Marshall said, 'You've got to get so-and-so into the game if you want to win.' Ray looked at him and said, 'Mr. Marshall, if you want me to coach, get back up in the seats. If you want to coach, take over right now and I'll go back home.' Marshall never challenged Ray again."
Marshall also never forgot, which eventually would be a factor in the team's late-1940s decline. But in 1937 the Redskins were the toast of Washington, and Marshall had the sense not to spoil something good by firing Flaherty, as he would many other coaches. A rarely deflated Marshall returned to his seat and kept an unusual silence. The experience burned him. He was, after all, Mr. Somebody, with one of his desks in the Redskins office in front of the large window on 9th Street, so people could look in, past the wooden cigar-store Indian he had placed out front, and see him at "work." He fancied himself a showman, and being on display was part of his showmanship.
Marshall had, in fact, tried to pursue a theater career, starting in New York in 1914, but he hadn't gotten very far. He nonetheless loved being on the public stage and talking incessantly, which made him a target for newspapermen's zingers. Rodger H. Pippen of the Baltimore News-Post, who knew an egotist when he saw one, called Marshall "always his own best pal." Another wrote Marshall up as "a man of a few words a few thousand."
His hair parted in the middle and slicked back, Marshall cut a figure in elegant double-breasted suits with a triangle of handkerchief jutting from his breast pocket. He dressed like an owner of something important. In Washington he was, but in Boston he hadn't been. He and three others had bought an available franchise in 1932, moved into Braves Field and named their football team the Boston Braves after the baseball team. The next year Marshall moved the team a few blocks to Fenway and thought up the name Redskins.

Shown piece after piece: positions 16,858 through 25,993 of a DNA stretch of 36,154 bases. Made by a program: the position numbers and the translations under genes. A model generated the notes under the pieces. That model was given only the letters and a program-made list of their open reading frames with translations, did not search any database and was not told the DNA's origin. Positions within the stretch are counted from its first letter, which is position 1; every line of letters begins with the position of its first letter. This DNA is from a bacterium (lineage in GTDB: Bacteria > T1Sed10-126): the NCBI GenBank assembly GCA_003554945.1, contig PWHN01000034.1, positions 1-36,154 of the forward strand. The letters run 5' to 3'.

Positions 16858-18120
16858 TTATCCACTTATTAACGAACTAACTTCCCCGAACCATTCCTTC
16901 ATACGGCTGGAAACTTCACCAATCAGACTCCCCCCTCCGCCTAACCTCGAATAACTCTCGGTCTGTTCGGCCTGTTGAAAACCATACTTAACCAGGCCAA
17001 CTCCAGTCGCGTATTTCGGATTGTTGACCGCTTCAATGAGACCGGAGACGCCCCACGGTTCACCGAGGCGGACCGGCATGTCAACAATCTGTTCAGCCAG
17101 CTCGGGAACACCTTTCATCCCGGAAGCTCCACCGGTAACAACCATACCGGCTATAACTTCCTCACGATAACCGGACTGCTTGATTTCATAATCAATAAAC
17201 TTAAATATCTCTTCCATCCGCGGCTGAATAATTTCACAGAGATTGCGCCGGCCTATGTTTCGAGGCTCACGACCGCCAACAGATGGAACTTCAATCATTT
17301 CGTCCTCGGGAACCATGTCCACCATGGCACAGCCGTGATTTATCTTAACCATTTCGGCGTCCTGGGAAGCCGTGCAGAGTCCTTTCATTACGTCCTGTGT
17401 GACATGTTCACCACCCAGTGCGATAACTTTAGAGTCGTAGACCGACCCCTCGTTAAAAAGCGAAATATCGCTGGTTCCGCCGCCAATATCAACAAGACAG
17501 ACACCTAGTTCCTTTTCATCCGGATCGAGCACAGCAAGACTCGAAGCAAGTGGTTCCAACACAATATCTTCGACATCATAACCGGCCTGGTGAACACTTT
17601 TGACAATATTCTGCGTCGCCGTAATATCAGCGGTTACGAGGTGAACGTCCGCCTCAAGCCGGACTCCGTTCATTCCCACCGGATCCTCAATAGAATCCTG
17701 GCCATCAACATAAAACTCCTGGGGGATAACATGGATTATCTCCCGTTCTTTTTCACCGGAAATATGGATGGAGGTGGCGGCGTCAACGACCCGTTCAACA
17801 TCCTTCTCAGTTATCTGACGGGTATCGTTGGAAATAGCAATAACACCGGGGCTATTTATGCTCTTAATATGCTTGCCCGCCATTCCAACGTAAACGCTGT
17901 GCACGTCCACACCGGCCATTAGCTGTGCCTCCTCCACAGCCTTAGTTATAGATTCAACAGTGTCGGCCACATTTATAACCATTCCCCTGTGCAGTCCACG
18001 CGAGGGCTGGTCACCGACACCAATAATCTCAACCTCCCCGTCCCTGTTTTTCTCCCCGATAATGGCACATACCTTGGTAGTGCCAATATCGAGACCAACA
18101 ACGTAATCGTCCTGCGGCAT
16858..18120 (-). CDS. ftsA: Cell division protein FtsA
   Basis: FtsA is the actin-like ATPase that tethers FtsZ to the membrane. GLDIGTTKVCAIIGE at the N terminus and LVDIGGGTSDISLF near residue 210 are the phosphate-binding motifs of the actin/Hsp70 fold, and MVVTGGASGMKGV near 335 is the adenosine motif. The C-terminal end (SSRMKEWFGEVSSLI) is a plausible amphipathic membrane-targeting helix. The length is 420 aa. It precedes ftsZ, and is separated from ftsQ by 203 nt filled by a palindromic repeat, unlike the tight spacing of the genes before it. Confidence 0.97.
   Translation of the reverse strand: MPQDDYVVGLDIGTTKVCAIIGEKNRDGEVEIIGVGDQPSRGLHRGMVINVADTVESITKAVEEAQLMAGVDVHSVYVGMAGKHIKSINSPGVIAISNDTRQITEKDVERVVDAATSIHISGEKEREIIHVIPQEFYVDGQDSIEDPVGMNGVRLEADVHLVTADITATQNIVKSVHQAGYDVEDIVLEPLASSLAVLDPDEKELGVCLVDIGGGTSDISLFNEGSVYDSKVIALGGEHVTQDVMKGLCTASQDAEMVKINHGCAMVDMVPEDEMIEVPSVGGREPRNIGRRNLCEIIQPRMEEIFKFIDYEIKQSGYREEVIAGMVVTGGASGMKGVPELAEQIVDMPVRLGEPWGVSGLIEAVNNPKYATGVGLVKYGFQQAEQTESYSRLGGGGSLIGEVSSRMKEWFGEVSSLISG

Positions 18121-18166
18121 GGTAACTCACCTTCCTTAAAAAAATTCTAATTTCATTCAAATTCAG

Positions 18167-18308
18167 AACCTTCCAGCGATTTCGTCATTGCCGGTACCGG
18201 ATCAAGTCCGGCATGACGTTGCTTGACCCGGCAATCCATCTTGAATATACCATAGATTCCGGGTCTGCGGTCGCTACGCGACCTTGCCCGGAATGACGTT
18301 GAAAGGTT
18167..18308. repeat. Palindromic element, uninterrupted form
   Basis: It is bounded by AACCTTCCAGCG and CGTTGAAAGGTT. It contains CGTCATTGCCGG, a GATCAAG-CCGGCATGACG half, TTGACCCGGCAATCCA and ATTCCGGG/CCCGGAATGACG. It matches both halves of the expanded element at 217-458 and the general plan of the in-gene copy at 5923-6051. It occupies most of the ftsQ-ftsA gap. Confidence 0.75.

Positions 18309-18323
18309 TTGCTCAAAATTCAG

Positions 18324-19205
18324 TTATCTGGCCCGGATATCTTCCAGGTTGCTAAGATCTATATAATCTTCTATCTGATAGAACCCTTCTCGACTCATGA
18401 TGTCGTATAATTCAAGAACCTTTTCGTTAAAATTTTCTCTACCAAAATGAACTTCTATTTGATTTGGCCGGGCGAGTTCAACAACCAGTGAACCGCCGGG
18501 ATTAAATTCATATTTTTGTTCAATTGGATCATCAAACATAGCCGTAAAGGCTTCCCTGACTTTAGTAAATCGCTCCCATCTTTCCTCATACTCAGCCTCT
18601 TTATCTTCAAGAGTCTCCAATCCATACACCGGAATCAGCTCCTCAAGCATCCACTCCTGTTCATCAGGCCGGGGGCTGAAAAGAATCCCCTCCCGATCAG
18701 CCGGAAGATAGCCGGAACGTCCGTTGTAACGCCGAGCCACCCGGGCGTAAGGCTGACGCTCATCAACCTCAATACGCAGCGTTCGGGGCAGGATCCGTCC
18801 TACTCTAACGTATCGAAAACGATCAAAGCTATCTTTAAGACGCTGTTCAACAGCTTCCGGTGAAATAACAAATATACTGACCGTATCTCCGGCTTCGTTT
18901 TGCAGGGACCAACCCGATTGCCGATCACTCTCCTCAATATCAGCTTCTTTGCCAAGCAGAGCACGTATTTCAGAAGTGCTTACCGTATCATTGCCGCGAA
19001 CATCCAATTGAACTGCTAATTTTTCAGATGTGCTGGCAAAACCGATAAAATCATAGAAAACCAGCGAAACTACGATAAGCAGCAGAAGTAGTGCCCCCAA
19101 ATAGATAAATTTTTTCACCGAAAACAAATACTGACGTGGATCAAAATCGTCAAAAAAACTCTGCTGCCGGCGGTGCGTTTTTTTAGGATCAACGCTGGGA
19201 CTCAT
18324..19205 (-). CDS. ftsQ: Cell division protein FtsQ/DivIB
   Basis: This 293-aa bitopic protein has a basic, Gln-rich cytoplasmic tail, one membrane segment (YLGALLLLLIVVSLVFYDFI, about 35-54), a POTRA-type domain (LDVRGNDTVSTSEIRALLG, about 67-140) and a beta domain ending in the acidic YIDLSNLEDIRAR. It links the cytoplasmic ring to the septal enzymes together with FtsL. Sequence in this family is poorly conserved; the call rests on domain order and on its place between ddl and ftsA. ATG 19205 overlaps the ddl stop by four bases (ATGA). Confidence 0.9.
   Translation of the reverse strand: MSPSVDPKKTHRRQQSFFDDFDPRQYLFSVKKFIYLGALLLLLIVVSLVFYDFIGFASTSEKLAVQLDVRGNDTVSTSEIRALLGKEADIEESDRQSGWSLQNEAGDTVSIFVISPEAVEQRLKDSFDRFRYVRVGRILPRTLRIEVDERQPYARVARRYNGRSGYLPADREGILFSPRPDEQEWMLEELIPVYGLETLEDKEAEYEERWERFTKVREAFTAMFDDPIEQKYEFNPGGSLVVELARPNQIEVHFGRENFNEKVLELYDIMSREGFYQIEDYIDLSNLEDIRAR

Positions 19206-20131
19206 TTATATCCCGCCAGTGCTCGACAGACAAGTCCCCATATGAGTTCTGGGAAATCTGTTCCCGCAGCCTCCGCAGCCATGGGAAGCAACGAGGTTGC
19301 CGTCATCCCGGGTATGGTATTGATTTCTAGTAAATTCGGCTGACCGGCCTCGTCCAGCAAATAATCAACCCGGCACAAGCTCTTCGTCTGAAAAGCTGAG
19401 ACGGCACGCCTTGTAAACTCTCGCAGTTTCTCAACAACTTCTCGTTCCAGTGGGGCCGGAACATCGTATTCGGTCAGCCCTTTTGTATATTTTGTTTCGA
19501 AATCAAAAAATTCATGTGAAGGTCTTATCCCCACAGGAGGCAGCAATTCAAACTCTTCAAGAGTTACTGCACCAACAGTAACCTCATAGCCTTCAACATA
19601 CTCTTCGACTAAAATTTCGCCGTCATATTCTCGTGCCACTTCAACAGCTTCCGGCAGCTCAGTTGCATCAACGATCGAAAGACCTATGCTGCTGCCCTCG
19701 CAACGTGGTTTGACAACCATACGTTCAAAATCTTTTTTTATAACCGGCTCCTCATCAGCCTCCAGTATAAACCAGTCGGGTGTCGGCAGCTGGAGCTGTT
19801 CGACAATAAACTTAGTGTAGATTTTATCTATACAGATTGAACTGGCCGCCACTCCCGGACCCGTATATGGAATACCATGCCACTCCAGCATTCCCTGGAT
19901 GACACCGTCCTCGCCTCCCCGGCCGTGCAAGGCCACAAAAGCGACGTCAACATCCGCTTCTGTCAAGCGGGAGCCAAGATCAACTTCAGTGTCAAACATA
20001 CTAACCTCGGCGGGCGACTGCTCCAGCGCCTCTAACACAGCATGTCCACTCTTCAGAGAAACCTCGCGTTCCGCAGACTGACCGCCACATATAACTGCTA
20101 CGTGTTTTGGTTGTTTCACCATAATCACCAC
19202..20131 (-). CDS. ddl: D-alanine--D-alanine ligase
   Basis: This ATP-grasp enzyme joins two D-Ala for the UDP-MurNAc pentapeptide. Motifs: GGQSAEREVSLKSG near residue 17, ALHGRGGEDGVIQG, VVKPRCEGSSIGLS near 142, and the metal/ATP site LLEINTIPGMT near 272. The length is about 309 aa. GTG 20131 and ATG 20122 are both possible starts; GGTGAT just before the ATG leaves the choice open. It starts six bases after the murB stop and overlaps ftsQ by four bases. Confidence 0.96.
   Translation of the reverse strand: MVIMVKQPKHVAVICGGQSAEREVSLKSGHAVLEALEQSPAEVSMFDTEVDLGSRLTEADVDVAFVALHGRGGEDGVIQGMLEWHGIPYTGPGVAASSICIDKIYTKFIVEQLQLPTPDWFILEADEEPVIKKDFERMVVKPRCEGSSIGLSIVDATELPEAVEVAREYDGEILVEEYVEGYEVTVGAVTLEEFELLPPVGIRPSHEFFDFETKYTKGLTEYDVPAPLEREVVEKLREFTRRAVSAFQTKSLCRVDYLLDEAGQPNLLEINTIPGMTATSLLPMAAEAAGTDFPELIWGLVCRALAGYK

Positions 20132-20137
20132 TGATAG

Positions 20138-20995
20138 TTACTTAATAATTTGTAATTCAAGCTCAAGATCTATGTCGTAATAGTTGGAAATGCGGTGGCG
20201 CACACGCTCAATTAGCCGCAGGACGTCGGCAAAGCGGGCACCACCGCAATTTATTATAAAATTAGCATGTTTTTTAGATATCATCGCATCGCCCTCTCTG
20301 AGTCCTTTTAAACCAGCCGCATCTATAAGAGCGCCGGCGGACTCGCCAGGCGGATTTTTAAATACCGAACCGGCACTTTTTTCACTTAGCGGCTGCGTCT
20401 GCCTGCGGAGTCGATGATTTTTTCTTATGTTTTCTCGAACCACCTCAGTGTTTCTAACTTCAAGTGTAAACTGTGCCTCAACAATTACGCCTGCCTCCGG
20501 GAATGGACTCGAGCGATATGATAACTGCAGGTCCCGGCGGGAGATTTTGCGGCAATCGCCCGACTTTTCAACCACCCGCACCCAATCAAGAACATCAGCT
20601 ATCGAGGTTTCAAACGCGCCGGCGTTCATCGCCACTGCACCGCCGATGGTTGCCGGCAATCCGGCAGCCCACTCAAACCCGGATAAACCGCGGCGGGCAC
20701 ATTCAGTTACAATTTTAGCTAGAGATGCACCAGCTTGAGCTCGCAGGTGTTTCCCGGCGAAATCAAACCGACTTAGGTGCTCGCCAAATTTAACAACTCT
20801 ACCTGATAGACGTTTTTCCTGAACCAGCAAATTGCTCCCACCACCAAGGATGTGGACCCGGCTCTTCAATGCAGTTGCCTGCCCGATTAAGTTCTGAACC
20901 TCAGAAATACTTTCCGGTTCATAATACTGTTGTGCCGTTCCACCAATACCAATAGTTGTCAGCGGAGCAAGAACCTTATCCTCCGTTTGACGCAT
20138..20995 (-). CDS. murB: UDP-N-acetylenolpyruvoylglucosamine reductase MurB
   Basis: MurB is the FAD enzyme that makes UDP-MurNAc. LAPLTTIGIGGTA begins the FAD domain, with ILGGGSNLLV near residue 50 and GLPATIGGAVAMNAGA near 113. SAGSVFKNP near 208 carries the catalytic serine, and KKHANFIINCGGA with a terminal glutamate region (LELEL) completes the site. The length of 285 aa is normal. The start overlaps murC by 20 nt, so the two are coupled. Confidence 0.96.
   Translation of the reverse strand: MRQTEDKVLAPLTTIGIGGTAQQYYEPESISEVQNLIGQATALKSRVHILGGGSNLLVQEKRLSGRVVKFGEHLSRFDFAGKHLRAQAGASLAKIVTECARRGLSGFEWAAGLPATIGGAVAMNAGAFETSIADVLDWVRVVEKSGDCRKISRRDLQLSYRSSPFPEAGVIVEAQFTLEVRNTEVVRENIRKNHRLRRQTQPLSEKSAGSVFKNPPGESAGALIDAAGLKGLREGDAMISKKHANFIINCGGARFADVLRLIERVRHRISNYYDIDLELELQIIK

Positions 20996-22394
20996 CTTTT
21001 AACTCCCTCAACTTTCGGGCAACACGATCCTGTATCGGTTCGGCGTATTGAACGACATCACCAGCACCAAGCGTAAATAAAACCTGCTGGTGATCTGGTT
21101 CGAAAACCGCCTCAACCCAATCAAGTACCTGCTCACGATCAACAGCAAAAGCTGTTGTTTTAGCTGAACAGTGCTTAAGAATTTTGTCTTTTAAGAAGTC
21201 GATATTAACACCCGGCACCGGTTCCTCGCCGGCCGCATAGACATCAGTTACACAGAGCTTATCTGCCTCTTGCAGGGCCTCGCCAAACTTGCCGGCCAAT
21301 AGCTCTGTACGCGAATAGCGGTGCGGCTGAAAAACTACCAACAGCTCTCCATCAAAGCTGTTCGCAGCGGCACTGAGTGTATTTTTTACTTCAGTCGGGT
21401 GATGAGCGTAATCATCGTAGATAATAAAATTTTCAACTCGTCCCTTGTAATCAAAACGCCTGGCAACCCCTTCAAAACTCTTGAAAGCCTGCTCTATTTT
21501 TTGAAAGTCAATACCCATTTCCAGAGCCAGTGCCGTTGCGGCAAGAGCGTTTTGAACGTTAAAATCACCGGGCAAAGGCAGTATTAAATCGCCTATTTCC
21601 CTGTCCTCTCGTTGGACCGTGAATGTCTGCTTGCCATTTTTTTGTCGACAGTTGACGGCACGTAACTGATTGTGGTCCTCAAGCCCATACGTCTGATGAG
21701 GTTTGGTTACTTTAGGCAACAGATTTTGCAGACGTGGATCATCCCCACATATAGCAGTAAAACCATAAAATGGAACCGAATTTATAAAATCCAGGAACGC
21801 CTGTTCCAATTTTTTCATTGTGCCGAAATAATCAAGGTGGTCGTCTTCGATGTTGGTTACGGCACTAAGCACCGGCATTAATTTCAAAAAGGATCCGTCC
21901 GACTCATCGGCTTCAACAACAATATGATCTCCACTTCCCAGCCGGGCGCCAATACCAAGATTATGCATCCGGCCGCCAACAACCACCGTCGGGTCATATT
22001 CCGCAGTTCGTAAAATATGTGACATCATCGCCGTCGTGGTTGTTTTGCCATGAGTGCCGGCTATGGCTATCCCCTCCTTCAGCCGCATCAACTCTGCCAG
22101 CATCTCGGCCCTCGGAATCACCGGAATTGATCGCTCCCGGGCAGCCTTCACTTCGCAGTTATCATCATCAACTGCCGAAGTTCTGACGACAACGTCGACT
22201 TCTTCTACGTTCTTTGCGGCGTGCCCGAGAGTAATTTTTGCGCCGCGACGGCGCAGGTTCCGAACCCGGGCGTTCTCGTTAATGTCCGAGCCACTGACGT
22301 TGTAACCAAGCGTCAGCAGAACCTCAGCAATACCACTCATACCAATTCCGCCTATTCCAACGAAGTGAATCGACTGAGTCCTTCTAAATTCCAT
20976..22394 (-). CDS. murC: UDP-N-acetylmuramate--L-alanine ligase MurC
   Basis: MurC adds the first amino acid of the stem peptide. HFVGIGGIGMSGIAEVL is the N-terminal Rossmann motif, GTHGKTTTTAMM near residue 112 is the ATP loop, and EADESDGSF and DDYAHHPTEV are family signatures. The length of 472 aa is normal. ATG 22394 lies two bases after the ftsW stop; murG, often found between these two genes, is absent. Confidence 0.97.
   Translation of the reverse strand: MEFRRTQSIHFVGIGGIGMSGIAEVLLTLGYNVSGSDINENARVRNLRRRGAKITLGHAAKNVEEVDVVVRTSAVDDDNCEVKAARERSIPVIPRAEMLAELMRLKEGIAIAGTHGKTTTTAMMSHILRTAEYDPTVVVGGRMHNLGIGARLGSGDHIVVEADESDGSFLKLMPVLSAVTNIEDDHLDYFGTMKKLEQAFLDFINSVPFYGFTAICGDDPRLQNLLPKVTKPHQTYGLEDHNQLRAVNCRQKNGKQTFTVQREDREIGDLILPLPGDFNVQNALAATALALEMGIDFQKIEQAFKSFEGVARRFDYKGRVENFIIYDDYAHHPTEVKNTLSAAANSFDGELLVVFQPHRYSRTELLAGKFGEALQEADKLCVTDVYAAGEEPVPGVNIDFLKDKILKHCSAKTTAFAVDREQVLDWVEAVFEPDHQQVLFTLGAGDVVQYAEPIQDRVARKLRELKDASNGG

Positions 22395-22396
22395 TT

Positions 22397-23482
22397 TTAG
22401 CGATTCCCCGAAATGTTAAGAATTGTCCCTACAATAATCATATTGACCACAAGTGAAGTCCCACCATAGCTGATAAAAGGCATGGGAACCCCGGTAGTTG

His performance at the NFL's owners' meeting of 1932 wasn't worthy of Broadway, but it was an attention-getter. The moguls, meeting in Atlantic City, were about to disband from a hotel ballroom when a newcomer among their ranks got to his feet. "Gentlemen. I have some proposals to make concerning changes in the rules," he said, as one magazine reported. The NFL owners weren't accustomed to changing rules. But he anticipated their initial thought: What does a laundry man know about football rules?
"I realize that you men know your football inside and out. I know football only from the spectator's point of view.